A man holds a Nicaraguan flag in Granada City, Nicaragua.Reuters

On September 15, five Central American countries—Honduras, Guatemala, El Salvador, Nicaragua, and Costa Rica— mark the anniversaries of their independence from Spain. “Like the best birthday celebrations,” CNN swooned in 2013, “the events are marked with glorious parades, street parties, festivals, and family gatherings.”

These celebrations also require beleaguered staffers at the State Department to pen five different diplomatic statements in honor of the occasion. With the limits of diplo-speak and the ease of the cut-and-paste era, it’s not surprising to see these well-wishes have some rhetorical overlap.

Nevertheless, some telling nuances also shine through. Despite the shortness of the statements, it’s easy to get a sense of the American relationship with each of the five countries. Which country gets four paragraphs and some Spanish or a personal anecdote from Secretary of State John Kerry and which ones only get three and a gentle chiding about corruption. Which countries boast stronger economic ties to the United States and which ones are enduring sustained protests. Here are the five statements ranked in terms of relative warmth:

1. Nicaragua’s National Day

On behalf of President Obama and the people of the United States, I congratulate the people of Nicaragua as you celebrate 194 years of independence.

From the autonomous regions of the Caribbean coast to the coffee producing highlands of the north, from the fertile lands of Occidente to the pristine beaches of the Pacific, from Ometepe to Solentiname, may your Días Patrios be filled with the spirit of liberty that was present back in 1821.

I know that this day will be celebrated throughout the country by enthusiastic school bands  “desfiles patrios”.  I had a chance many years ago to visit and meet the many faces of Nicaragua.  The pride of the Nicaraguan people left a lasting impression on me.  May Independence Day 2015 unite all Nicaraguans to celebrate independence, democracy, and peace.

In the coming year, the United States will continue to work with our Nicaraguan partners in civil society, education, business, and government to promote the values that both our nations cherish.

Happy Independence Day 2015.

​2. Costa Rica’s National Day

On behalf of President Obama and the people of the United States of America, I congratulate the people of Costa Rica as you celebrate your 194th year of independence on September 15, 2015.

The friendship between Costa Rica and the United States is rooted in the common values that our countries share.  We look forward to continuing to build upon our partnership in strengthening democratic institutions, expanding inclusive economic growth, confronting climate change, and making our communities safer.

More than one million U.S. citizens visit your country each year, a testament to Costa Rica’s enduring beauty and environmental riches as well as the cultural and economic ties that bind our two nations together.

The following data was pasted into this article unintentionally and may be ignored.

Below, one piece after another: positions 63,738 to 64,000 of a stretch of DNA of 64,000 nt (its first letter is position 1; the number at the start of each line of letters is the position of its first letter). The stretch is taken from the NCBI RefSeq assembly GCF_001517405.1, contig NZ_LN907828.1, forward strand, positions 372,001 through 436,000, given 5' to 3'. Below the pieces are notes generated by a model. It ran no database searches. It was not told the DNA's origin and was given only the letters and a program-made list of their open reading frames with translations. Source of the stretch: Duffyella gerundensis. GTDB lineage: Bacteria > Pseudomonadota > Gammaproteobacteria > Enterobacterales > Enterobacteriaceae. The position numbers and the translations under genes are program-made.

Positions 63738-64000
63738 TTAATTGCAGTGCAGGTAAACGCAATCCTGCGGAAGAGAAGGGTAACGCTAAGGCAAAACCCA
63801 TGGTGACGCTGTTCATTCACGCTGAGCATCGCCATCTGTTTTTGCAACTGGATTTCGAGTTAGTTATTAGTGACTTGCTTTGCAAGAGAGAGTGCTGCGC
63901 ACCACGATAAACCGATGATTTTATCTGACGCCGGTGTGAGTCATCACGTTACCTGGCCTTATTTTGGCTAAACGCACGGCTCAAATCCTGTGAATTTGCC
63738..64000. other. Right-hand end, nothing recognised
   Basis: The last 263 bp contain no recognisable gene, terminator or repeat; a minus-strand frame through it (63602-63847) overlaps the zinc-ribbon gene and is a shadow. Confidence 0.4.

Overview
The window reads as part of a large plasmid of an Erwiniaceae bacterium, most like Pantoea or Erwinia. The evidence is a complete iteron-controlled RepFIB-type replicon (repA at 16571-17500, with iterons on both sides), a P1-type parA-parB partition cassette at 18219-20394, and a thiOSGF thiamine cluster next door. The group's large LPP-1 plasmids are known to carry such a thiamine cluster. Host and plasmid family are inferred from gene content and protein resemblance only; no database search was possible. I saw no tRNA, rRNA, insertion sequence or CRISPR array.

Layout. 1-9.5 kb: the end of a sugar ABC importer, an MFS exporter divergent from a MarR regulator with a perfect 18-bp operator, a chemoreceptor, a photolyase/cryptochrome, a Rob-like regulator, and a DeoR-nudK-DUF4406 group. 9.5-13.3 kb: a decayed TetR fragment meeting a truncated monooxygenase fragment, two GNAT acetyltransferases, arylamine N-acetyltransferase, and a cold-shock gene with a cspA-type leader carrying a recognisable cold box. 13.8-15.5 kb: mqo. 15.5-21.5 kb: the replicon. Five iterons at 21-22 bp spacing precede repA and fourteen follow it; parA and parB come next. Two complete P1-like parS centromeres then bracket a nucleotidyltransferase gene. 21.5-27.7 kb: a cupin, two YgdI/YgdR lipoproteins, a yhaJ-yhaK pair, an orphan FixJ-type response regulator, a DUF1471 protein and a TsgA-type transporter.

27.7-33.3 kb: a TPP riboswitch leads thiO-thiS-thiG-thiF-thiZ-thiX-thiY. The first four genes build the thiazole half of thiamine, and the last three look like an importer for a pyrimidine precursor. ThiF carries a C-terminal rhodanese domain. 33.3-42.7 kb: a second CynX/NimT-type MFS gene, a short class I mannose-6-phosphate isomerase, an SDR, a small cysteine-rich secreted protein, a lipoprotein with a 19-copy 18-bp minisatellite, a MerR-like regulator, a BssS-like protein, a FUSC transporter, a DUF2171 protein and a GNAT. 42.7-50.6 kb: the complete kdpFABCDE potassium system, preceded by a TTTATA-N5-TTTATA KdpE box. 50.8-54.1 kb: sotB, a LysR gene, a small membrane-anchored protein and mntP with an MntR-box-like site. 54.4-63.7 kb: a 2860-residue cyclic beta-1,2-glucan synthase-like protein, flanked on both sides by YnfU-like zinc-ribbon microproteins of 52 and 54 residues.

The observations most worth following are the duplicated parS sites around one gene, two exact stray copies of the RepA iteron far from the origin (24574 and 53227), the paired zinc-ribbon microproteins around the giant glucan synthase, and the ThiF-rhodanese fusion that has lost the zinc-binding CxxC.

Pura vida and best wishes for a festive and jubilant celebration.

​3. Guatemala’s National Day

On behalf of President Obama and the American people, I extend our best wishes as you celebrate the 194th anniversary of the independence of the Republic of Guatemala on September 15.

These are extraordinary times for Guatemala, and the Guatemalan people rightfully celebrate your independence with a great sense of national pride.  You have shown your commitment to the fight against corruption and impunity through both peaceful demonstrations and the democratic process.

As you navigate these historic moments, know the United States is committed to both continuing and expanding our close cooperation.

We look forward to strengthening the bond between our two nations now and in the years ahead.

4. Honduras’s National Day

On behalf of President Obama and the people of the United States, I congratulate the people of Honduras as you celebrate the 194th anniversary of your independence.

In the last year, the United States and Honduras have worked in close partnership on addressing the key priorities outlined in the Alliance for Prosperity.  We share a commitment to strengthen security, improve governance, and boost economic growth.  Our countries share a vision where we can build capacity in law enforcement and judicial institutions, deepen respect for human rights, and fight against corruption and impunity. Working together, we can further these goals while strengthening the bond between our two nations.

I wish all Hondurans peace and prosperity in the year ahead.

5. El Salvador’s National Day

On behalf of President Obama and the people of the United States, I congratulate El Salvador on the 194th anniversary of its independence on September 15.

As the Salvadoran government and people work to address the significant challenges facing the country, the United States renews our commitment to stand with you as a friend and partner in that effort.  We are confident that the proud and hardworking people of El Salvador can come together, united by the common goal of building a more secure and prosperous country for all Salvadorans.

As El Salvador celebrates Independence Day, may the pride you feel for your country serve to strengthen both your national unity and your commitment to working together toward a brighter future for El Salvador.

We want to hear what you think about this article. Submit a letter to the editor or write to letters@theatlantic.com.